The extreme concentration caused by these and other highflyer bubble-territory tech stocks impacts market cap-weighted indices. These indices are moving into bubble territory too as they take on increasingly larger positions in these stocks, replicating the concentration of the indices they track. Investors should be wary.
The value anti-bubble?
After nearly 14 years of value’s underperformance compared to growth, value investors are understandably re-examining their commitment to value investing. The corollary to this, however, is that value companies (whose valuations are shown in blue in the chart) are trading today at some of the most depressed valuations in history.
Rob Arnott, Campbell Harvey, Juhani Linnainmaa, and I in Reports of Value’s Death May Be Greatly Exaggerated explore several common narratives offered as explanations of value investing’s death as a robust investment strategy. We conclude that this time is not different. Because growth companies are trading at their most expensive valuations in history and because value companies are trading as cheaply as they have ever traded historically, value’s 14 years of underperformance relative to growth can be largely explained by widening valuations.
Of course, today, we are in the middle of one of the worst crises in recent history. The sectors hit by economic hardship and uncertainty have depressed valuations. To learn how factors may react in the forthcoming economic recovery, my colleague, Ari Polychronopoulos, and I analysed factor performance in recessions and subsequent recoveries. We considered the performance of the five most popular factor strategies – value, low volatility, quality, small cap, and momentum – over the six bear-market recessions and recoveries (measured as two years after the market’s trough) in the United States since 1963.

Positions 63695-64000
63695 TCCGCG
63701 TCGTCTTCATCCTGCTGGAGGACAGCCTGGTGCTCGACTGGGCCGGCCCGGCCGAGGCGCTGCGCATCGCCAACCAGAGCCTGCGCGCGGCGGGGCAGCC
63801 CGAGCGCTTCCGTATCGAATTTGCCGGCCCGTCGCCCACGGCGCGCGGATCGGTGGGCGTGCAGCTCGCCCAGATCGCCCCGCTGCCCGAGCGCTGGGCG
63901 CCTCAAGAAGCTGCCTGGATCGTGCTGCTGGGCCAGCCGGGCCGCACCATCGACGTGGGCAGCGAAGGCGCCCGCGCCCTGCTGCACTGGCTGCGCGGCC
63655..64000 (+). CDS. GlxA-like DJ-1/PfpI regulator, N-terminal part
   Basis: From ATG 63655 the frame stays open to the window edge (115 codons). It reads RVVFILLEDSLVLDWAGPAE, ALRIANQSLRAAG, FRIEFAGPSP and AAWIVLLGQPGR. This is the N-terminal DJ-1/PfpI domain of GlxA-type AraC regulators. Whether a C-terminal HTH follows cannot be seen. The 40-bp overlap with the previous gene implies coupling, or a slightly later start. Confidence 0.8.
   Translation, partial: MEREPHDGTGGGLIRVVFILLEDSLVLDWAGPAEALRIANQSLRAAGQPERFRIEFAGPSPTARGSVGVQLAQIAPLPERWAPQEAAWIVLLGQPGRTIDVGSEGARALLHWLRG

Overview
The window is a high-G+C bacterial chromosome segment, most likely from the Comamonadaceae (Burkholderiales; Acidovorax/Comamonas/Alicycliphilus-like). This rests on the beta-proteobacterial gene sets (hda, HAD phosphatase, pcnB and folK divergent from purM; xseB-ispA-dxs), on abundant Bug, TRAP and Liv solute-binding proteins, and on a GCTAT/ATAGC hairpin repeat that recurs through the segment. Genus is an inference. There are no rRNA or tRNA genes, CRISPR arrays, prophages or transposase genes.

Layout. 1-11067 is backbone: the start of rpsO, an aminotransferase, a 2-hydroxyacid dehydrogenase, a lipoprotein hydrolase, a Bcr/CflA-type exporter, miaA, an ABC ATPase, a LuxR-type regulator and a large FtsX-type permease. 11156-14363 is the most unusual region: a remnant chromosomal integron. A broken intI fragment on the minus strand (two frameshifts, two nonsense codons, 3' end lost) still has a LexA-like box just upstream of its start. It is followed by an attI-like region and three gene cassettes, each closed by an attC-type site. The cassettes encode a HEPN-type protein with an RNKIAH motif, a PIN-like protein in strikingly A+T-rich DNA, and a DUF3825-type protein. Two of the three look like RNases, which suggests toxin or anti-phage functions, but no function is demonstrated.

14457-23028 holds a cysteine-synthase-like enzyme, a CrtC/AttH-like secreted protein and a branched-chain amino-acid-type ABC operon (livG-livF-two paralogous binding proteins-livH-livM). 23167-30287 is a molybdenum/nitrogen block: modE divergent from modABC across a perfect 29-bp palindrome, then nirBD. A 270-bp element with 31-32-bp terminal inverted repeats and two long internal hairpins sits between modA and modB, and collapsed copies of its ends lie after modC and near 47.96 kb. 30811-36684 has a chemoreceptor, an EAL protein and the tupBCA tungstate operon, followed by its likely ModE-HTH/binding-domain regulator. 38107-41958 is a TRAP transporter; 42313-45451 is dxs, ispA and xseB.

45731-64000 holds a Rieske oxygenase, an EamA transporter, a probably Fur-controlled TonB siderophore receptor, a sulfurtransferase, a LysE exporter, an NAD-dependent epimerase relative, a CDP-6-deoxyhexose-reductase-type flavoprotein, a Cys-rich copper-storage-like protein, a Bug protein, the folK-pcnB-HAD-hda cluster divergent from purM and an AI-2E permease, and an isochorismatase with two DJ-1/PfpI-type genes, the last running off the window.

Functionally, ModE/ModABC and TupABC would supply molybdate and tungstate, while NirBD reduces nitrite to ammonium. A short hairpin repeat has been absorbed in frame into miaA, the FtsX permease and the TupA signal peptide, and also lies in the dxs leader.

In the downturns, low volatility was the only factor offering almost universal protection. All other factors were a coin-flip at best. In the subsequent recoveries, value, quality, and small-cap strategies did demonstrate quite consistent outperformance, winning in five-out-of-six or six-out-of-six of the recoveries we studied. In the downturns, fears of economic uncertainty have tended to lower valuations for these strategies, thus embedding a significant fear premium in their prices. As economic uncertainty is resolved, however, the prices for these strategies tend to spring back, handily rewarding the patient investor.
Today’s unique environment combines fear-driven depressed valuations for value companies and the widest valuation spread between value and growth companies ever seen. Wide dispersions are not new. In the past, the valuation gap was mean reverting, narrowing to levels that drove value’s outperformance. As economic uncertainty around the current crisis is resolved, and if history is an accurate guide, these unique circumstances may prove to be very attractive for value investors.
Vitali Kalesnik is head of research, Europe, at Research Affiliates
This article first appeared in the Q3 2020 edition of Beyond Beta, the world’s only smart beta publication. To receive a full copy, click here.